AV: If a jurisdiction can prove that it's no longer engaged in any discriminatory actions and has a pattern of being fair, we think the bailout provisions are there to allow that jurisdiction to not be covered. I think it's very dangerous for anybody to be saying that we are beyond discriminatory practices in this country. I think we only need to look at the anti-immigrant sentiment that really gets translated into anti-Latino sentiment...Going into redistricting in this environment, given where these new seats are, where the increased population is, the potential for unfair treatment of Latino voters is very high.
Hotline: This is the first time since the Voting Rights Act was put in place that there will be a Democratic Justice Department in place during redistricting. How differently do you think the Obama Justice Department will handling this than George W. Bush's Justice Department did?
AV: I've had meetings already with Assistant Attorney General Tom Perez and the attorney general. They've been very clear to us that they intend to be very vigilant and very active in this redistricting process. However, this is the same Justice Department that approved the Georgia Voter ID law, which we thought was really problematic. So the track record isn't necessarily there, but the rhetoric is.
Hotline: There have been a lot of shifts in California. Even though it has kept the same number of seats, there's been a bit of whites leaving and a large growth in the Latino community. Are you expecting more majority-minority districts this time around?
AV: We're hoping to. Keep in mind that despite the fact California didn't increase in congressional seats, they had one of the largest actual population increases of any state. Their population increased by 3.5 million people in the decade. Again, the majority of that population growth was Latino, followed by Asians. I think what may happen this time is we may actually wind up seeing some potential for tension in preserving the same number of African American districts, especially in South Los Angeles. You have three African American congressional seats right next to each other, and you have the ocean to the west, you have Jane Harman (D) and Henry Waxman (D) to the north, and to the east you have all the Latino districts. These districts have to grow to absorb more population, and they're going to bump into each other. And at some point, in order to preserve these African American districts the west side districts can only go so far east before they start infringing upon the effectiveness of Hispanic districts.
Hotline: Do you have any concerns about that? Historically, your group and MALDEF have worked pretty well with the NAACP because you were working towards common goals. Will there be tensions going forward?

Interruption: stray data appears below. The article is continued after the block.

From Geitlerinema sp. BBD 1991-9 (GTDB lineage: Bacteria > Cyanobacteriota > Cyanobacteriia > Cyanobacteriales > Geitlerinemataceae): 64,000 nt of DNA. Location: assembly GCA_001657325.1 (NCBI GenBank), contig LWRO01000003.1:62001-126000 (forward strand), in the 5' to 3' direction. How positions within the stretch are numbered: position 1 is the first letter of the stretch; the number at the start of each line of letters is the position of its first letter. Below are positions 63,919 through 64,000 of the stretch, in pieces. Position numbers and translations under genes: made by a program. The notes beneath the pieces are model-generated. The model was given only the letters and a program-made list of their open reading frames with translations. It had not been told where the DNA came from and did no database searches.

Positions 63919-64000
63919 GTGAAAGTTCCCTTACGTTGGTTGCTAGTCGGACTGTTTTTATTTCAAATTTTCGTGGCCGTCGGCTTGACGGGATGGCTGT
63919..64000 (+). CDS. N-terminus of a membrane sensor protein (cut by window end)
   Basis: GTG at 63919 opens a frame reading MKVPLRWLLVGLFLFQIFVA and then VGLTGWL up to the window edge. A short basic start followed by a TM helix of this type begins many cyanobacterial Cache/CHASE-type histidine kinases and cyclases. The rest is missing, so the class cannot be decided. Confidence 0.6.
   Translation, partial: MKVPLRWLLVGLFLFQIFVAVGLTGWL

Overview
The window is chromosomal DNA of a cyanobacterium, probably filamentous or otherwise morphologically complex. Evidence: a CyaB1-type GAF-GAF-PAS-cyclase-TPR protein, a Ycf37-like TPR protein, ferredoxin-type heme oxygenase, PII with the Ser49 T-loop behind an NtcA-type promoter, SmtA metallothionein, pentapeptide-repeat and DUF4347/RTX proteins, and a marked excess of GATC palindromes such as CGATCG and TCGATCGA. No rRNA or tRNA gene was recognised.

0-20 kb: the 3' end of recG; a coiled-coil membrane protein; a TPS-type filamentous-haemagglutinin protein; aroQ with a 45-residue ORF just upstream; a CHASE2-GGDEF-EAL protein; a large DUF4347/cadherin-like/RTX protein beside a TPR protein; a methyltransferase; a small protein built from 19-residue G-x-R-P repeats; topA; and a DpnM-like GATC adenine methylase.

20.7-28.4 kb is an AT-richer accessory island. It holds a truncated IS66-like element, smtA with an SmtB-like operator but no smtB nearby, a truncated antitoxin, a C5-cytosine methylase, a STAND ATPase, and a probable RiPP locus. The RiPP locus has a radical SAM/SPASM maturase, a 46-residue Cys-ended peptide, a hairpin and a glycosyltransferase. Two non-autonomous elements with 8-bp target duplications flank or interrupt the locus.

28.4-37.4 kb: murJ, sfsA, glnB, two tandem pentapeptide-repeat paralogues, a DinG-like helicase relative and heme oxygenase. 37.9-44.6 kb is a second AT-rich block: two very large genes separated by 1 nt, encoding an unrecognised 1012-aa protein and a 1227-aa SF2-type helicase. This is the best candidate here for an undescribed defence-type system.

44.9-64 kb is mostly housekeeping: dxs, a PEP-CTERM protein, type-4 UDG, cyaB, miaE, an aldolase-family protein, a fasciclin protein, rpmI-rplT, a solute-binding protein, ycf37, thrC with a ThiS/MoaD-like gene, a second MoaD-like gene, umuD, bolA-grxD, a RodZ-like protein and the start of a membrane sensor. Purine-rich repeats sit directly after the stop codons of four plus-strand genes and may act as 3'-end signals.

AV: I think there is a sense of pragmatism, and people facing what the facts are in terms of the population shifts within California. We know we've had a huge increase in Latinos and Asians. The African American population has remained stagnant. I think people understand the numbers.
Hotline: Besides this issue, working out tensions between Latinos and African Americans in areas that are Democratically controlled, you're also going to have the potential for conflict in places like Texas, Florida, Arizona, even places like Georgia and South Carolina where there's Republican control but high Latino population growth.
AV: Well, in South Carolina and Georgia it's highly immigrant. It's very different than the population increase we saw in a place like Nevada. We saw how effective Latino voters could be in Nevada. We saw how effective they could be in a statewide election, where [Senate Majority Leader Harry] Reid (D) to everybody's surprise won by 5 points. There is that difference. Nevada certainly has the opportunity to create a Latino-effective voting district, much more so than Georgia or South Carolina. But what we need to look there, just because you don't have an effective Latino voting population shouldn't give legislators license to gerrymander those communities. This is where people need be able to present evidence about communities of interest, and if a community is Latino and shares a language, shares a culture, that should define it as a community of interest.
Hotline: Do you think those are the areas you'll have the most conflict this time around? How many of those states, Louisiana as well, are going to fight the Voting Rights Act?
AV: Redistricting is one of those places where odd bedfellows
are created. When I directed MALDEF's redistricting program in 1991, I
was really amazed at how helpful the Republican redistricting operation
wanted to be to us because they saw it in their interest to create as
many Latino majority districts as possible at the expense of white
Democrats, which would benefit Republicans.
Hotline: Do you see your mission simply as creating the most Latino districts, or creating the opportunity for the most candidates who agree with the Latino community on some key issues?
AV: This has to be a process where we create the most districts where Latinos can elect candidates of their choice regardless of their political party. I don't think the partisan consequences of the plan should really be dictating what we do to ensure the voting rights of Latinos are protected.